MH17 crash: No airline would risk passengers’ safety to save fuel, says IATA

PETALING JAYA: The International Air Transport Association (IATA) has come to Malaysia Airlines' defence, saying that no airline would risk the safety of its passengers to save on fuel.

In a statement on Saturday, IATA chief executive officer Tony Tyler said safety was the top priority for airlines.

"I share the shock and sadness expressed by so many around the world on the terrible loss of MH17.

"At this time, it is important we are very clear: safety is the top priority.

"No airline will risk the safety of their passengers, crew and aircraft for the sake of fuel savings," he said.

All 298 people on board Flight MH17 en route to Kuala Lumpur from Amsterdam died when the plane crashed in Ukraine near the Russian border.

All 283 passengers and 15 crewmembers died in the crash.

American officials believe it was shot down over Ukrainian airspace.

Following the incident, many had questioned the airline's decision to fly over that airspace despite the ongoing conflict in Ukraine.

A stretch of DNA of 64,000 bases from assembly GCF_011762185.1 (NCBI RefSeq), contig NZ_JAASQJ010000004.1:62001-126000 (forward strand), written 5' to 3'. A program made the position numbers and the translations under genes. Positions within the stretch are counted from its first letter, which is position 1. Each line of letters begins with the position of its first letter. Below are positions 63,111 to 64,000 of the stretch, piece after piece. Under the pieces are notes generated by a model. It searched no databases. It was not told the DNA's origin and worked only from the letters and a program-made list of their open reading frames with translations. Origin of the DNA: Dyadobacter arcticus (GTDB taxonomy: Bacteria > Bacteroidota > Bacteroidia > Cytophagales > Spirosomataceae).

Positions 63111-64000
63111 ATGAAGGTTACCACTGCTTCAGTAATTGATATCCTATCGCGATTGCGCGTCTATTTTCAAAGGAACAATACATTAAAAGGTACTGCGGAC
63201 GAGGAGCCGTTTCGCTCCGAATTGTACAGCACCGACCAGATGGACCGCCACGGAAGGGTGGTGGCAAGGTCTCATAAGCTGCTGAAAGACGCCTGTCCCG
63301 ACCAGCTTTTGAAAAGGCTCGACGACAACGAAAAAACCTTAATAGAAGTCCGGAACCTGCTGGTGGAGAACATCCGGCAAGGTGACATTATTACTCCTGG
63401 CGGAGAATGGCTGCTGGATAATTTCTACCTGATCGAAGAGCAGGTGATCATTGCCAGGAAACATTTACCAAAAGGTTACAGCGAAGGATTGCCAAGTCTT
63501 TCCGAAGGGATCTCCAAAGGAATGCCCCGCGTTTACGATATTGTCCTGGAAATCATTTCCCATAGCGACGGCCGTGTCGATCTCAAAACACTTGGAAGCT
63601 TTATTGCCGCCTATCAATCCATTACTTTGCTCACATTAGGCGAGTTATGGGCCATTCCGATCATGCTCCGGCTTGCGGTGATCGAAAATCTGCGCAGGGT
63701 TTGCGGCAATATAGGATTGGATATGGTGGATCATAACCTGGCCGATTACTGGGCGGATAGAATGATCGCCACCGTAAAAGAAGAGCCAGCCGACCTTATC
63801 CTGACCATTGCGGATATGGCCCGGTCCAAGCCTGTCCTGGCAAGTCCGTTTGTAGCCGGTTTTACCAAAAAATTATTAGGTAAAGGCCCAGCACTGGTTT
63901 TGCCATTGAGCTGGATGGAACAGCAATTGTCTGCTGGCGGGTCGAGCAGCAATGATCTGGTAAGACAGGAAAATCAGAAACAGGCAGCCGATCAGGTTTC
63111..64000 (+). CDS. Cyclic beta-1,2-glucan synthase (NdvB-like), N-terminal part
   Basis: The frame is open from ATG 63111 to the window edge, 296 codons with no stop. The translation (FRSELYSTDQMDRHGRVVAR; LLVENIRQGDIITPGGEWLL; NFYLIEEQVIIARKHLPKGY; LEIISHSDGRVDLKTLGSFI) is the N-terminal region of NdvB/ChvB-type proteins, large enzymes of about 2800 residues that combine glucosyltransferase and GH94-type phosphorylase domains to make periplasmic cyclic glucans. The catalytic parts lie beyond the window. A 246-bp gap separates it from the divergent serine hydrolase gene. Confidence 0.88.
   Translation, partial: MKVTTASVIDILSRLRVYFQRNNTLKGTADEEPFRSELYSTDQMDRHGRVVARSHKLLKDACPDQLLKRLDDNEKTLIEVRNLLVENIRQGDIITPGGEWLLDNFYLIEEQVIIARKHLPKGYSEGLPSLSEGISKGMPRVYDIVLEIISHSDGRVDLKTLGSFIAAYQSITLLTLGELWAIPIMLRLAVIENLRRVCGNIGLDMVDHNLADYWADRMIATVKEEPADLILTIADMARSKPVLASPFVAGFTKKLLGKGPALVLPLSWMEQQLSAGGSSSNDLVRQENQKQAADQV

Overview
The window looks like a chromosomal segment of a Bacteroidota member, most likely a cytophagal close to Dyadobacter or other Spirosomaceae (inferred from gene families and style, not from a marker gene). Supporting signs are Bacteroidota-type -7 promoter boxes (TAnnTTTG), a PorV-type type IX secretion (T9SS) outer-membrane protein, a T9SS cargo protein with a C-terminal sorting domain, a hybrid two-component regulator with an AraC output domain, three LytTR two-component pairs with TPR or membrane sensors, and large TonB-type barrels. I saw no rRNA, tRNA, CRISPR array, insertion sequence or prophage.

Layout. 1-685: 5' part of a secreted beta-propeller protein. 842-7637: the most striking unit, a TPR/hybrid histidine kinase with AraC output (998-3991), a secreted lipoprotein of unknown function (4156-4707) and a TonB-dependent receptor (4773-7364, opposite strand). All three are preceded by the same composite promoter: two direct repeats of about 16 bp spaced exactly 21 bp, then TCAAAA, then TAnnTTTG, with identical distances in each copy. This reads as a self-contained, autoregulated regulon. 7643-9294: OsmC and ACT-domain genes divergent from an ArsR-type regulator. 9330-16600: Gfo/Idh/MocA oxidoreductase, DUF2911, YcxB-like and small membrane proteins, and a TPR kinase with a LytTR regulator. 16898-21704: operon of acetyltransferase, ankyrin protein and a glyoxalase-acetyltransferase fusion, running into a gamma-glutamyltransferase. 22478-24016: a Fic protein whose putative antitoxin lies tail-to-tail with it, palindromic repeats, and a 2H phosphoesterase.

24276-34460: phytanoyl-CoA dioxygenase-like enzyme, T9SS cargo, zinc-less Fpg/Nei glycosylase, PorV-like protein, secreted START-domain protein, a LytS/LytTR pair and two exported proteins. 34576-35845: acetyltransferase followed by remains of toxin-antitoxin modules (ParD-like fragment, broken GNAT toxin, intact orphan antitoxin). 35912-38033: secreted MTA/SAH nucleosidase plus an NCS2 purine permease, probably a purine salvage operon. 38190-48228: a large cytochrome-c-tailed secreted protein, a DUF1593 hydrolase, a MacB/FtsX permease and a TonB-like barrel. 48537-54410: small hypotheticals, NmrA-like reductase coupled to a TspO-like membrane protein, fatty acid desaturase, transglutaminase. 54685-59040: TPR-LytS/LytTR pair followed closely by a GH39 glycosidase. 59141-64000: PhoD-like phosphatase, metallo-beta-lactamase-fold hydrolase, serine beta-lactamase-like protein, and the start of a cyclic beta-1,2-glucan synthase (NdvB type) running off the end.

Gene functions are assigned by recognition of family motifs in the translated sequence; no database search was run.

Tyler said airlines depended on governments and air traffic control authorities to advise them on which air space was available for flight and that the airlines made their flight plans within those specified limits.

He likened an airlines' decision to choose a particular flight path to driving a car.

"It is very similar to driving a car.

"If the road is open, you assume that it is safe.

"If it's closed you find an alternate route," he said.

Tyler, in the statement, reiterated that civil aircraft were not military targets as agreed by Governments in the Chicago Convention.

"And what happened with MH17 is a tragedy for 298 souls that should not have happened in any airspace," he said.